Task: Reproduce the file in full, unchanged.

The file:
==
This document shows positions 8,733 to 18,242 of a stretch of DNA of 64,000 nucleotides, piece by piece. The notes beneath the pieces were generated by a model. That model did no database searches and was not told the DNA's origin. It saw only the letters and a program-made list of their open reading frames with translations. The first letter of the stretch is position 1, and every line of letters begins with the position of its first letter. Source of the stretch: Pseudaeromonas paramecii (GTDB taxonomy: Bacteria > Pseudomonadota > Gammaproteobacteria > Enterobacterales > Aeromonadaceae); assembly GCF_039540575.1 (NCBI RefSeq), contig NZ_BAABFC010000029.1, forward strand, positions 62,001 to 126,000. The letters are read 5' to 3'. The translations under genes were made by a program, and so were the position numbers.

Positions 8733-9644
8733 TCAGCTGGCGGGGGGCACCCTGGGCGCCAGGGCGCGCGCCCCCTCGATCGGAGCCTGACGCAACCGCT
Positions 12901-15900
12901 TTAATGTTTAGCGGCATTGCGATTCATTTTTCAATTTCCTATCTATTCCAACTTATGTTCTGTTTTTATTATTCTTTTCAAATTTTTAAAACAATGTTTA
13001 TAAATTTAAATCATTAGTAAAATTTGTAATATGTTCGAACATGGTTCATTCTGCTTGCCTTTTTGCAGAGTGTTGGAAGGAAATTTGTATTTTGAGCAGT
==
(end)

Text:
This document shows positions 8,733 to 18,242 of a stretch of DNA of 64,000 nucleotides, piece by piece. The notes beneath the pieces were generated by a model. That model did no database searches and was not told the DNA's origin. It saw only the letters and a program-made list of their open reading frames with translations. The first letter of the stretch is position 1, and every line of letters begins with the position of its first letter. Source of the stretch: Pseudaeromonas paramecii (GTDB taxonomy: Bacteria > Pseudomonadota > Gammaproteobacteria > Enterobacterales > Aeromonadaceae); assembly GCF_039540575.1 (NCBI RefSeq), contig NZ_BAABFC010000029.1, forward strand, positions 62,001 to 126,000. The letters are read 5' to 3'. The translations under genes were made by a program, and so were the position numbers.

Positions 8733-9644
8733 TCAGCTGGCGGGGGGCACCCTGGGCGCCAGGGCGCGCGCCCCCTCGATCGGAGCCTGACGCAACCGCT
Positions 12901-15900
12901 TTAATGTTTAGCGGCATTGCGATTCATTTTTCAATTTCCTATCTATTCCAACTTATGTTCTGTTTTTATTATTCTTTTCAAATTTTTAAAACAATGTTTA
13001 TAAATTTAAATCATTAGTAAAATTTGTAATATGTTCGAACATGGTTCATTCTGCTTGCCTTTTTGCAGAGTGTTGGAAGGAAATTTGTATTTTGAGCAGT